The significance of air in dreams often varies with its strength and other characteristics.
For example, a spring breeze is gentle and refreshing, whereas a wind storm may energize or blow away your foundations.
Hot air represents anger and self-importance, especially in the way one speaks (e.g., “being full of hot air”).
Cold air symbolizes real or perceived chilly feelings, to the point of being emotionless and stoic. Alternatively, this can indicate that a cooling-off period is necessary before reapproaching a problem will prove successful.
Humid air portends sadness by its damp nature, or a sense of discomfort that comes with nervousness. Alternatively, since humid air often precedes rain, it can reflect a forthcoming release of pain or period of refreshment.
Dry air reveals spiritual, emotional, or intellectual “dryness” manifested as droll words, tedious actions, or an overwhelming feeling of monotony in your life.
The world’s soul and breath that gives life to all things. In Sanskrit, the word from which we derive “atmosphere” literally means breath.
In Native American beliefs, dreams that center on the element of air are indicating mental issues that need attending.... The Language of Dreams
(see Numbers, Square) An ancient Babylonian and Egyptian emblem for wholeness and fulfillment.
A number representing the divine spark or source. Many languages depict God with a four-letter name, including French, Latin, Greek, and Sanskrit; the cabalistic name for god is YHWH.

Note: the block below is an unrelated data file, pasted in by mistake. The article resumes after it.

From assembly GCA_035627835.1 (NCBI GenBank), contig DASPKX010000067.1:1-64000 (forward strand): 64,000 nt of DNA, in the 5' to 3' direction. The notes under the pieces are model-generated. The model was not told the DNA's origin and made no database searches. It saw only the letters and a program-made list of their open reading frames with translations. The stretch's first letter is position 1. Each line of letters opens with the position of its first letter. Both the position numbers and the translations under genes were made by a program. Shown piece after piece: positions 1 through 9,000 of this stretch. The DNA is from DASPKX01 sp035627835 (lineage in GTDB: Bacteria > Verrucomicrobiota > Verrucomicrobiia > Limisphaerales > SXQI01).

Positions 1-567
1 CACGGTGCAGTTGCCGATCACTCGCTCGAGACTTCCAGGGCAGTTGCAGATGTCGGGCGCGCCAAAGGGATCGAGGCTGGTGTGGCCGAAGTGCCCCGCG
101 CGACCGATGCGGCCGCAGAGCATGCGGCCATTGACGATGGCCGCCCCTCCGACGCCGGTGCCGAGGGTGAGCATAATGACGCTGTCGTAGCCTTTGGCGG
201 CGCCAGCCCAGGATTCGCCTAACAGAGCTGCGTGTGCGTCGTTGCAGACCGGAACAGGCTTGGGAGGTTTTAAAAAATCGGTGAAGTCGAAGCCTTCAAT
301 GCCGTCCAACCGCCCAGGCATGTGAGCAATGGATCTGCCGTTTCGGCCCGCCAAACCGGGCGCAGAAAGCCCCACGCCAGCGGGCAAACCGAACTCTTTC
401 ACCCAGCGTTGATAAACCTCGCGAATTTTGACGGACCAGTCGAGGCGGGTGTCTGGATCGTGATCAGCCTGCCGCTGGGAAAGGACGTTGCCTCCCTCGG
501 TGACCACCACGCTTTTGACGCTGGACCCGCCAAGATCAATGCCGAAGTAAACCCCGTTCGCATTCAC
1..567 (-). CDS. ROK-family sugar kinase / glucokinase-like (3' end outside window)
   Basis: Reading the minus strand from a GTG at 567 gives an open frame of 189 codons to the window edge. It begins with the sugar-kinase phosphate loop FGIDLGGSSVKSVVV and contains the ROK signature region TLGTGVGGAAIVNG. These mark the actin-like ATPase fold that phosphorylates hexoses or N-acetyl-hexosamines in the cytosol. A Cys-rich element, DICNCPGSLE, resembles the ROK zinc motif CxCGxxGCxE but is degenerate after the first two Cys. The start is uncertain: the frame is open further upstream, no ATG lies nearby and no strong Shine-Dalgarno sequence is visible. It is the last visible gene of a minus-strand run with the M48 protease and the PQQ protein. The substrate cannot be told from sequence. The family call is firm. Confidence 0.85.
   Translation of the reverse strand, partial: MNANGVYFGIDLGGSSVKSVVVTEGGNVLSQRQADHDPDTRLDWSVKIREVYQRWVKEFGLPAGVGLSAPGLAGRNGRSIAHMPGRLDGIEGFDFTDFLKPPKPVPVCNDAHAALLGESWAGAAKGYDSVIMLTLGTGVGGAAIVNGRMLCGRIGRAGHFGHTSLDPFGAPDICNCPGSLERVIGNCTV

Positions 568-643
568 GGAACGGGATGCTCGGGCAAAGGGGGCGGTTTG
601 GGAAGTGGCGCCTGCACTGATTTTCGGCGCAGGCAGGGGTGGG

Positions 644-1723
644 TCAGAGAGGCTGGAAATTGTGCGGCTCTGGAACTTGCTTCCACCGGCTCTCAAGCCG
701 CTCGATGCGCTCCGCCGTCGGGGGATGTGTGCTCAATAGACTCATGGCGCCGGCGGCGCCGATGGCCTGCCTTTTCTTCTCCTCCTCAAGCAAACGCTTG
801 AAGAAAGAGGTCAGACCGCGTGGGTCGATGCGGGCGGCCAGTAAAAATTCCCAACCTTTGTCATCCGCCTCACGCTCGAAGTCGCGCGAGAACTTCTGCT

The movement of time or changing cycles.
The calendar has four major points: spring, summer, fall, and winter (see Seasons).
In some metaphysical traditions, this number represents physical conditions, so seeing it frequently in dreams may be a signal to take better care of yourself or get a checkup.... The Language of Dreams
Immobility in the spiritual sense is dynamic stillness. It is the unconditioned state, or the self, liberated from the physical. In sanskrit this is known as pratyhara – withdrawal from the external world into the interior self.... Dream Meanings of Versatile
Example: I see a little girl humming an innocent tune, plucking daisies in a vast lush green field. Suddenly a huge machine or monster comes ploughing through the field over the girl’ (Debbie H). Debbie sees life itself as a machine, unfeeling, mechanical, blind in its functioning.
The word juggernaut is from Sanskrit Jaganatha, lord of the world. Devotees formerly threw themselves under a huge can as it moved.
Generally, a machine represents the body’s automatic functions and drives, such as breathing and ageing; the mechanical forces of nature; habitual or mechanical behaviour. Intricate machine: brain or the thinking process in its mechanical habitual form, the habitual, almost mechanical fantasies we have or things we do.
Example: I am in charge of a life machine which keeps the world going. Unless I tend it all the time it may stop, and I am terrified. I hear a pulsating noise, or imagine I do’ (Mr P E). Here the machine represents the heart, and the dreamer’s anxious relationship with the body’s functioning and processes. Idioms: cog in the machine. See engine. ... A Guide to Dreams and Sleep Experiences